The final RCRA hazardous waste generator improvements rule will soon be published by EPA. According to the prepublication version of the rule, it will include more than 60 revisions and new requirements with the goal of improving compliance understanding through increased user-friendliness, improved flexibility, gap closure, clarifications, and technical corrections. A major focus of the revision is to foster improved compliance with regulations and to support efficient implementation by the states. With the rulemaking, EPA has reorganized and consolidated most of the generator regulatory program into 40 CFR 262, with the exception the RCRA air emissions standards and the land disposal restriction requirements.
Changes to RCRA include, but are not limited to the following:
- New requirements for documentation, labeling, and marking of hazardous waste containers. Label identification of the specific hazards associated with hazardous waste will be required.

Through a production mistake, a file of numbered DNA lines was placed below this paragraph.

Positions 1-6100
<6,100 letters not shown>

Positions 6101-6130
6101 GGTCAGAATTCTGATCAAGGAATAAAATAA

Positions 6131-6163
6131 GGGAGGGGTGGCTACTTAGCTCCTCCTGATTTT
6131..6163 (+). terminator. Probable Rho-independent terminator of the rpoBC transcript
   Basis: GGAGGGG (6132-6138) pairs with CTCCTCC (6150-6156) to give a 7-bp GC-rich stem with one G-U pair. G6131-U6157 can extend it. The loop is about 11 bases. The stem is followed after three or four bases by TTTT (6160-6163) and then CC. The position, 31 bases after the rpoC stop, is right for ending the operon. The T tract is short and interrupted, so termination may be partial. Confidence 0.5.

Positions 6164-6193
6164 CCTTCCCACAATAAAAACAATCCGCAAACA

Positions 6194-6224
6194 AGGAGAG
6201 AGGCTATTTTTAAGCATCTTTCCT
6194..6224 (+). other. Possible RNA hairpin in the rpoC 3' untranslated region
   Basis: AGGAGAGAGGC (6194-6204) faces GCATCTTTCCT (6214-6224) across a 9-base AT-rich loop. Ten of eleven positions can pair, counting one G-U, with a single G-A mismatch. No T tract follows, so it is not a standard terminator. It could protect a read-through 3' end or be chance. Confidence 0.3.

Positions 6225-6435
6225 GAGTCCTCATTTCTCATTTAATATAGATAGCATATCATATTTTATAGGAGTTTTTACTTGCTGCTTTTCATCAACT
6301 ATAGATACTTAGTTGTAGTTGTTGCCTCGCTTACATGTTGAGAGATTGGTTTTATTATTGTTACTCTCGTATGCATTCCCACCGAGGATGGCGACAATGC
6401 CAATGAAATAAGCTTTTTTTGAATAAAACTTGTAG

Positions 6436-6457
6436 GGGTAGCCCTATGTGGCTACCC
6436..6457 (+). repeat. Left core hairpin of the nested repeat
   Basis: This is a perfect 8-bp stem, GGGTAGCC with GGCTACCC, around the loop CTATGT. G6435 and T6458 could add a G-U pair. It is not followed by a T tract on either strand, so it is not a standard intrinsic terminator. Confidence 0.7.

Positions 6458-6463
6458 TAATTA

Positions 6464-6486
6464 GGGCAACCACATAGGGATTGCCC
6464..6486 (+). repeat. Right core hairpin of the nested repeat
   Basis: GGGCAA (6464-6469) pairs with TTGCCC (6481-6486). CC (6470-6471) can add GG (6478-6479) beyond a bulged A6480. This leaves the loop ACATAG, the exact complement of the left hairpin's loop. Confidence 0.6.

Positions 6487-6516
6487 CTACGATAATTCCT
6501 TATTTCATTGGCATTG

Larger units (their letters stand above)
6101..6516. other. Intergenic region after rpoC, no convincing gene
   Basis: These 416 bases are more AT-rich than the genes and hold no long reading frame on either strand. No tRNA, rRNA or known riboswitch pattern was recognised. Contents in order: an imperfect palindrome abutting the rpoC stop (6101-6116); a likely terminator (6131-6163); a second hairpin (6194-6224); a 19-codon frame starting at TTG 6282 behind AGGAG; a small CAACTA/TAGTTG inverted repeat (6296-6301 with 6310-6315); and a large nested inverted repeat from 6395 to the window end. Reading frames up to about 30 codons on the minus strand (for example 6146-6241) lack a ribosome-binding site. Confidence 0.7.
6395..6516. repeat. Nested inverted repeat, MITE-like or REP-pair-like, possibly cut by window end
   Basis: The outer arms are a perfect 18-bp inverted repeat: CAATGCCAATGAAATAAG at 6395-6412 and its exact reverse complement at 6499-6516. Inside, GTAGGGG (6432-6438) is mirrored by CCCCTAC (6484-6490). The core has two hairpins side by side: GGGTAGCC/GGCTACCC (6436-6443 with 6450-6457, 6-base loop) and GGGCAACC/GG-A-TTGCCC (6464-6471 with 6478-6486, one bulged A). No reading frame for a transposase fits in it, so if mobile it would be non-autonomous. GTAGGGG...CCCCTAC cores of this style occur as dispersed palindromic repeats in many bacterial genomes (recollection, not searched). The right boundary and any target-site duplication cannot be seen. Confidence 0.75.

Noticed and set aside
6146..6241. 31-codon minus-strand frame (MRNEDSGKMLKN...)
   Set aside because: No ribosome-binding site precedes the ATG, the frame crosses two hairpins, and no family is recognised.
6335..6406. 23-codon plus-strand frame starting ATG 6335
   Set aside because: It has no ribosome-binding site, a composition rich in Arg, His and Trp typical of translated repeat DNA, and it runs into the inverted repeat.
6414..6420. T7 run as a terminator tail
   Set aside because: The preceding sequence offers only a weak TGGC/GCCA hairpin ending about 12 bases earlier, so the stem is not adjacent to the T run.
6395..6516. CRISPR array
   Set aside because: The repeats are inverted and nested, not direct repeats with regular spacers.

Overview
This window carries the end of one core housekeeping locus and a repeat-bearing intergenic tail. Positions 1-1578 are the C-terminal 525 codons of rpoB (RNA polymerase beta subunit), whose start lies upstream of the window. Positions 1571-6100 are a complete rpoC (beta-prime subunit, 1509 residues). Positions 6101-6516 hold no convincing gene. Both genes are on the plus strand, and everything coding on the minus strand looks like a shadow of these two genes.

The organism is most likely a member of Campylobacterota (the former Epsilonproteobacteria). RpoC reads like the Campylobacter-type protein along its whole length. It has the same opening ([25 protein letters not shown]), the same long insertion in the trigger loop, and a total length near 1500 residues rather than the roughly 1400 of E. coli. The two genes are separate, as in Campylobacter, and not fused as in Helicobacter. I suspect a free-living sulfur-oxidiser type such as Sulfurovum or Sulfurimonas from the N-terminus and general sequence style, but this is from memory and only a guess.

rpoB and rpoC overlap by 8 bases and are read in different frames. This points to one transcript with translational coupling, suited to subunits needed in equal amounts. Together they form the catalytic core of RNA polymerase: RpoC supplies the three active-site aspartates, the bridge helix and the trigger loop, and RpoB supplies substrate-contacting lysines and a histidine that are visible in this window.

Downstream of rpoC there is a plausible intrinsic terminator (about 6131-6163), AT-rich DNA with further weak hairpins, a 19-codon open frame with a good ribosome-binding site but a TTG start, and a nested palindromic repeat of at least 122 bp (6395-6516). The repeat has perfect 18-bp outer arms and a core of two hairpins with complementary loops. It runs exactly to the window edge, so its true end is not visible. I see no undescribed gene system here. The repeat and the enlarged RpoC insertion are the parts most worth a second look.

- Small Quantity Generators (SQG) now must re-notify EPA or authorized state of their generator status and wastes generated every four years. (This is only required once under the current rule).
- Conditionally Exempt Small Quantity Generators (CESGQ) are now called Very Small Quantity Generators (VSQG).
- VSQG can send hazardous waste to a LQG under control of the same person for consolidation purposes.
- VSQGs and SQGs can voluntarily maintain existing regulatory status if their hazardous waste generation spikes due to an episodic event that would otherwise move them into a higher generator category.
- Large quantity generators (LQG) must notify EPA or their authorized state when they plan to close their facilities.
- LQG must also prepare a quick reference guide for contingency plans to assist responders in an emergency.
- Facilities that recycle hazardous waste without storing the waste must now prepare and submit a biennial report.
- Clarification of the waste determination process, mixture rule, and use of generator knowledge for waste determinations.
- Clarification on selection of generator category when both acute and non-acute hazardous wastes are generated.
The new rule will be effective six (6) months from the day it is published in the Federal Register. It is yet to be determined how Indiana and other delegated states will adopt all or parts of the rule and the timing for rule adoption.
For a complete copy of the finalized rule, click here.